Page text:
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Exclusive: We have a ‘good solid foundation’ to launch whole of market buy to let – MT Finance’s Marylen Edwards

  • 29/03/2023
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Exclusive: We have a ‘good solid foundation’ to launch whole of market buy to let  – MT Finance’s Marylen Edwards
MT Finance will focus on being a trusted lender which is able to give certainty to buy-to-let borrowers as it launches to whole of market distribution.

The lender entered the buy-to-let market on a limited distribution basis in August and is now open to all brokers who want to register. 

Following a trial period, its product will be available to all intermediaries in England and Wales and is open to landlords and investors. 

The offering has an interest coverage ratio (ICR) from 125 per cent and MT Finance will accept a minimum unit size of 28 sqm. It will consider limited company borrowers, first-time buyers, first-time landlords and people with adverse credit. 

It will lend to expats up to 65 per cent loan to value (LTV). Residential and semi-commercial properties will be permitted, as will holiday lets with an assured shorthold tenancy (AST) income. 

MT Finance will lend against ex-local authority properties up to 70 per cent LTV, including those with balcony and deck access subject to a valuation. 

Joshua Elash, founding director at MT Finance, said: “We are excited to roll out our buy-to-let proposition to the wider intermediary market, enabling us to continue developing our core objective of being an environmental, social, and corporate governance (ESG) focused, multi-solution, financial institution.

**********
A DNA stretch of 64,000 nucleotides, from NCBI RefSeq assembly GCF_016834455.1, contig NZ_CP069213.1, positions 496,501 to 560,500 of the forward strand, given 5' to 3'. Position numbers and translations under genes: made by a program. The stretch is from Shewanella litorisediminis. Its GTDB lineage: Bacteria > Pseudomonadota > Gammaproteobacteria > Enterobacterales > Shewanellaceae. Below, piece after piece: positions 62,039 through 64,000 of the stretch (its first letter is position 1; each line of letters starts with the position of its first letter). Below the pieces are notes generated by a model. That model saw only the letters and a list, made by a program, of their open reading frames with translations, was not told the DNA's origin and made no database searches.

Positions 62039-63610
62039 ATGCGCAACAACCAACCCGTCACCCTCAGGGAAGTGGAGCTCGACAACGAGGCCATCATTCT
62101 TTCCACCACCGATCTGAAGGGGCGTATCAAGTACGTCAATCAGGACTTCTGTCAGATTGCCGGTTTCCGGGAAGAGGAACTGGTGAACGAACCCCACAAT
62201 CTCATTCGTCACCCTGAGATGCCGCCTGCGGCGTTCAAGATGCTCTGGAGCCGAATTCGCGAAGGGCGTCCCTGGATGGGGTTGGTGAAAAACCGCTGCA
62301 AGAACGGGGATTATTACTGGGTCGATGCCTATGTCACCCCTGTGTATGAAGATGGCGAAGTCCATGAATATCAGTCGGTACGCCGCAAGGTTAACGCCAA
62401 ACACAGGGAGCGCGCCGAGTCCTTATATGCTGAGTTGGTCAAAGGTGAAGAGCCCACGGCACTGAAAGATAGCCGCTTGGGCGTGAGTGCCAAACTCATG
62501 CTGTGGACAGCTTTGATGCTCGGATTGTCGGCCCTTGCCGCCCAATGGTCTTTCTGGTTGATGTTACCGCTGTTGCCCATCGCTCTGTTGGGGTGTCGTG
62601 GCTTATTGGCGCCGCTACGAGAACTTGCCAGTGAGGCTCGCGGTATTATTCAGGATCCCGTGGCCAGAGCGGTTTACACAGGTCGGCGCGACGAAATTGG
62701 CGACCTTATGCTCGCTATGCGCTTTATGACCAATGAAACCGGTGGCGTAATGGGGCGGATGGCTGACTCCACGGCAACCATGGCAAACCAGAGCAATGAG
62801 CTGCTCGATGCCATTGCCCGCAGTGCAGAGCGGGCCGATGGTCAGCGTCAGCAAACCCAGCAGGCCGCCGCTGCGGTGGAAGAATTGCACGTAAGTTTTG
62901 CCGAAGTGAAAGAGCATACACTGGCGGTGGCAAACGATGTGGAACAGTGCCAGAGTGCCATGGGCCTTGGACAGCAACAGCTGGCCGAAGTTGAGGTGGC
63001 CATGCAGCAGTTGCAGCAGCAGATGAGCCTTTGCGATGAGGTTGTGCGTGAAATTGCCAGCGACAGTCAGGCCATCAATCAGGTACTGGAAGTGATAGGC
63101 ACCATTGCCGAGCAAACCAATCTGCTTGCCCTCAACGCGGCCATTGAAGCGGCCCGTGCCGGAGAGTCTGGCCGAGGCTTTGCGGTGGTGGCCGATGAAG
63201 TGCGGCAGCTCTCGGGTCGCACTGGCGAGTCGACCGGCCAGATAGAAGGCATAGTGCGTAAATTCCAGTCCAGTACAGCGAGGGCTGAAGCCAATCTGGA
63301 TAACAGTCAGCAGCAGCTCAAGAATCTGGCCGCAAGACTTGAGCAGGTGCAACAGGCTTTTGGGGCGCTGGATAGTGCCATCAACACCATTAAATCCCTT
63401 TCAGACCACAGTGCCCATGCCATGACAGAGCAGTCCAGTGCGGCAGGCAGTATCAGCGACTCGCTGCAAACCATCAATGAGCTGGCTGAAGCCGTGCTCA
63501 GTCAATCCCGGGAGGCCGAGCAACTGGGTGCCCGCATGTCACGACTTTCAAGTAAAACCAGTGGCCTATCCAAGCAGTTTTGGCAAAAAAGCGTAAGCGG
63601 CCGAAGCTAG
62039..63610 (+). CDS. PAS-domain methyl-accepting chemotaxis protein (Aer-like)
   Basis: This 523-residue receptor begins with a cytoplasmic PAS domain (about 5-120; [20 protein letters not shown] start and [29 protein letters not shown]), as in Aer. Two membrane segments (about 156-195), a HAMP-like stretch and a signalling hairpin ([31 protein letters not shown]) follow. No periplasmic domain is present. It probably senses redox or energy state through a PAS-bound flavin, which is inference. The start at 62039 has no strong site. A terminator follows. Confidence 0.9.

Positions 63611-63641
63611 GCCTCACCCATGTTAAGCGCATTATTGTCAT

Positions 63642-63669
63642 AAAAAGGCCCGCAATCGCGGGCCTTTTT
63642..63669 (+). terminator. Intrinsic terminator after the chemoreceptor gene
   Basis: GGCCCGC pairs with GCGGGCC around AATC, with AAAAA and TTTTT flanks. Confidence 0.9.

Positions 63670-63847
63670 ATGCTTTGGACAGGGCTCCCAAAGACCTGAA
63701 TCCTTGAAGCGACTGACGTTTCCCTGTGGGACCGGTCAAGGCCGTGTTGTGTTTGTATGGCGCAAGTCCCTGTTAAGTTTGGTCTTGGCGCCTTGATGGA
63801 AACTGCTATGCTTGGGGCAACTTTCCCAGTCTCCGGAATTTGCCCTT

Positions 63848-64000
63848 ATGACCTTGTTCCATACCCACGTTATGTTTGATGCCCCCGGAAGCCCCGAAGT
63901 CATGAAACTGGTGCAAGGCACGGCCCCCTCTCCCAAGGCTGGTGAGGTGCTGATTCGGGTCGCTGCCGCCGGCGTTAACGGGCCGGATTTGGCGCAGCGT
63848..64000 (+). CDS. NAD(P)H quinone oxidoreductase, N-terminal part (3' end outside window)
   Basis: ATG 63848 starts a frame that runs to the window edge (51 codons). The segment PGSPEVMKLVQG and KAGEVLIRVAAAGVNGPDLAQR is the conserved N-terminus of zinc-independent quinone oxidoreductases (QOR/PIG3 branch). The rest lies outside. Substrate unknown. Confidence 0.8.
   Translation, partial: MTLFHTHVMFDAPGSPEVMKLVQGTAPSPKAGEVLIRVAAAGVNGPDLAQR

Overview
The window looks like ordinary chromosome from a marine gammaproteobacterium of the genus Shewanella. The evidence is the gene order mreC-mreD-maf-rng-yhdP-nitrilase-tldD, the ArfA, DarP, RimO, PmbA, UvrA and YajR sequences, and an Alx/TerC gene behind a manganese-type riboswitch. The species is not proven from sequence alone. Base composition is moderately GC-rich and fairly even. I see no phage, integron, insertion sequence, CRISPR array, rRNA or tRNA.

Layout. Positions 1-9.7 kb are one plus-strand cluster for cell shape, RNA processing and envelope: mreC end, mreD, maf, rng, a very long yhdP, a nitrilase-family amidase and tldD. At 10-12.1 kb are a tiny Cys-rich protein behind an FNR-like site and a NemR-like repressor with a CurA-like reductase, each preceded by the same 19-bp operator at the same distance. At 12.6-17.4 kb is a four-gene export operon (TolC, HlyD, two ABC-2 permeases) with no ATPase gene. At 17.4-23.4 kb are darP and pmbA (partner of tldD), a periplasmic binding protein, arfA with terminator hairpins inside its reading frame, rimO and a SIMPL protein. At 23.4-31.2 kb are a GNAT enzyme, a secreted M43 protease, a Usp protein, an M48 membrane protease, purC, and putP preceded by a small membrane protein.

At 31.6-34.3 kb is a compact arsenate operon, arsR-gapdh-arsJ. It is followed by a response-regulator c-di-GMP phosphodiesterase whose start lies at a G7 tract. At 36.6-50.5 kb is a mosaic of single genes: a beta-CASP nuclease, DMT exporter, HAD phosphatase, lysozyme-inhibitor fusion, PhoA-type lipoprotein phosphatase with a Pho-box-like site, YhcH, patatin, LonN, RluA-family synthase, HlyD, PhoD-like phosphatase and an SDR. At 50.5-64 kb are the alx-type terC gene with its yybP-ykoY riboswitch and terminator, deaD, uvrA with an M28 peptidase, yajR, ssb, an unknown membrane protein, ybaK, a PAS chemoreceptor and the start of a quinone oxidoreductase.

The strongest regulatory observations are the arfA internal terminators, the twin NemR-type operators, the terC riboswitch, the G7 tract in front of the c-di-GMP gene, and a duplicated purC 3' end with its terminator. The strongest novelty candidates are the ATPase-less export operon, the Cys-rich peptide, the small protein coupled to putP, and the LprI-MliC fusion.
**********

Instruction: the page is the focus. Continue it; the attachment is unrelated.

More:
“Brokers know they can rely on us as we have an extensive track record of delivering certainty of funding efficiently and in this market, where volatility is all too common, that is more important than ever.” 


Baptism by fire 

Marylen Edwards (pictured), head of lending buy-to-let at MT Finance, said lessons were learned from being thrust into a state of market turbulence. 

During the limited distribution phase, MT Finance was offering a five-year fixed rate of 4.99 per cent – pricing which today would be considered market-leading. 

Edwards said rates had already risen slightly by the time MT Finance trialled its buy-to-let proposition, and what it has on offer now is not too dissimilar if not “a little bit higher”. 

“That was a lot easier for landlords to transact at than the six and seven per cent rates we saw,” she added. 

MT Finance started off “really strong” and launched with existing partners who already sold the lender’s bridging products. 

“We saw a good six weeks of momentum and the business was growing better than we expected it to. Then we had the infamous mini-Budget which put a hold on everything, and rates went up quicker than anticipated,” Edwards said. 

That resulted in a quiet October to December, but Edwards said it allowed MT Finance to underwrite and complete the business it had generated. 

“We didn’t renege on any offers. We honoured everything. Clients had no issues, no worries. We still did the odd case even at much higher rates. 

“Internally, we were all organised and sorted for the new year,” she added.